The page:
Personally, I wouldn’t recommend visiting Nepal in August unless it’s the only time of year you can go. August is challenging in more ways than one. You’ll get hit with monsoon season which can make it very difficult to make plans. Those who like structure and order may find themselves going crazy with cancelations and delays. Those who are a little easier going and can change plans at the drop of a hat will be better off. If you plan to visit Nepal in August, go with an open schedule and an open mind. Let go of expectations and be ready to change plans and adapt. If you can do that, it can be an enjoyable trip.
Nepal’s Weather in August
Monsoon Season / Summer / Off Season
62-82 F (17-28 C)
Average Days of Rain:
What to Expect:
August is known as the hottest month of the year in Nepal. The average daytime temperature in Kathmandu is 82F (28C), and the average amount of rain in Kathmandu is 13”. In Pokhara, the average daily temperature is around 84F (29C), but Pokhara receives around 27” of rain. In areas around the Terai (like Chitwan, Bardia, and Lumbini), temperatures can reach over 100F (38C) and receive 80” of water over the 4-month period!
Bad weather comes with some ups and downs. A good rainfall can help settle the dust that Nepal is famous for. It can also help clear the regular smog that settles in some areas. Sometimes, after a heavy rainfall you get amazing views of the mountains. On the other hand, if it stays overcast for days, you may get no views at all.
Trekking in Nepal in August
High Altitude Trekking:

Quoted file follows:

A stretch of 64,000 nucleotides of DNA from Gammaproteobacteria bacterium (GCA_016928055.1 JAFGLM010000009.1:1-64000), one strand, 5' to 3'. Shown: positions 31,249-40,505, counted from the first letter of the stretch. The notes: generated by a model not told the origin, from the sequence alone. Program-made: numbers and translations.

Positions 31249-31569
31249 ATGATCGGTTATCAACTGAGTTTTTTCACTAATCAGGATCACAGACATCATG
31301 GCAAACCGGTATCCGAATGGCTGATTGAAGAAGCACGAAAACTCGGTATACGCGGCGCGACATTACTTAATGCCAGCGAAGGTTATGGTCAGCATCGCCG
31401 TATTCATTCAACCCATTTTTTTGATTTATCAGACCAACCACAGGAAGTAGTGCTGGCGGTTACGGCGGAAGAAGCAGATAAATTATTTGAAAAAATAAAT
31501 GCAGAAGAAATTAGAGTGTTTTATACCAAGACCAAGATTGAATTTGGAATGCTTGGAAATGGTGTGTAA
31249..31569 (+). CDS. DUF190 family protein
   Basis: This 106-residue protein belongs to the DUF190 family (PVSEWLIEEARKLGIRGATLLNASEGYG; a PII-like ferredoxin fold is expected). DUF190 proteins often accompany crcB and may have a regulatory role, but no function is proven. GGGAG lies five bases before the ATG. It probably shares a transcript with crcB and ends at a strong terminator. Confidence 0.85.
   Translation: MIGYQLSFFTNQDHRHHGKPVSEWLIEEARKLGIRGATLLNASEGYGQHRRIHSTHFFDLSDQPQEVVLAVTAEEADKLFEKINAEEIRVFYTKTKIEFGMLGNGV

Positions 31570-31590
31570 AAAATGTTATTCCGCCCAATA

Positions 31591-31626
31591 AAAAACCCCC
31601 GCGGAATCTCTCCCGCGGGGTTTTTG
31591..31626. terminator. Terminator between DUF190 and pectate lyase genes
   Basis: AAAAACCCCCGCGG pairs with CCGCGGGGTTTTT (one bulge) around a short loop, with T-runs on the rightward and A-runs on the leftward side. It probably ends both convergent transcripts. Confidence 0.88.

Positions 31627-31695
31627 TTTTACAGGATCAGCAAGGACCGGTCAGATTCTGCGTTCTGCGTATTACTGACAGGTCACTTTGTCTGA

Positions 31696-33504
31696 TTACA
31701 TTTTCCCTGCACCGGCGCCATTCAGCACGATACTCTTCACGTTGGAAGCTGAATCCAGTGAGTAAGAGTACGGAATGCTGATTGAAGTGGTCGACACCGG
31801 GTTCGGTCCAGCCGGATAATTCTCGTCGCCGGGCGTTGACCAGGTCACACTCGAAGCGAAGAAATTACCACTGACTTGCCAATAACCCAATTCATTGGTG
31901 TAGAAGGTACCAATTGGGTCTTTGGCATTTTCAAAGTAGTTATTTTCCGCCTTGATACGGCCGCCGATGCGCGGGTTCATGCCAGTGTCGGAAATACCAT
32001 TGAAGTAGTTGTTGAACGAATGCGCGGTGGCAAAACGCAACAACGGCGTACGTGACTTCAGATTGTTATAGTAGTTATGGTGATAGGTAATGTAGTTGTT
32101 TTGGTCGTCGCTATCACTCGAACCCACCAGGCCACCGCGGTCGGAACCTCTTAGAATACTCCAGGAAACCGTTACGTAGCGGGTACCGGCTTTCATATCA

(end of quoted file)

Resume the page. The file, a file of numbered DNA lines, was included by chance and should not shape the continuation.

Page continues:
I do not recommend high altitude trekking in August, and I personally would not do it myself. However, if it’s the only time you can go and you are set on doing a trek, then I advise you to have a guide since flash floods, landslides and mudslides can occur. You’ll want a knowledgeable guide with you who knows what areas to avoid. I’ve been told the best treks to do during August are Upper Mustang, Upper Dolpo, Everest Base Camp, and the Annapurna Circuit.
Low Altitude Trekking:
Even low altitude trekking is not great in August. You’ll likely be hit with a few hours of rain each day. I’ve found that this usually happens in the afternoons, so it’s best if you get an early start each morning. I’d recommend the Kathmandu Valley Trek or treks along the Kathmandu Valley rim like Shivapuri National Park or Kulekhani Reservoir.
Tourism in August
While August is (in my opinion) one of the two worst months to visit Nepal, it is not the least crowded. August usually sees at least 10-30k more visitors than the months of May, June, July, and January! While it’s not the quietest month to visit, it does fall about 40k visitors short of the most popular month of October.
Due to monsoon season, a lot of hotels and companies will offer incentives to stay with them or use their services. This means that you can get some major discounts for visiting Nepal in August. The downfall is that you may be rained out or never get a clear view of the mountains.
August is one of the worst months to see wildlife in Nepal. Animals tend to come out of hiding to drink water by the river, but during monsoon that isn’t necessary. It’s also very hard to track animals as all evidence is constantly washed away.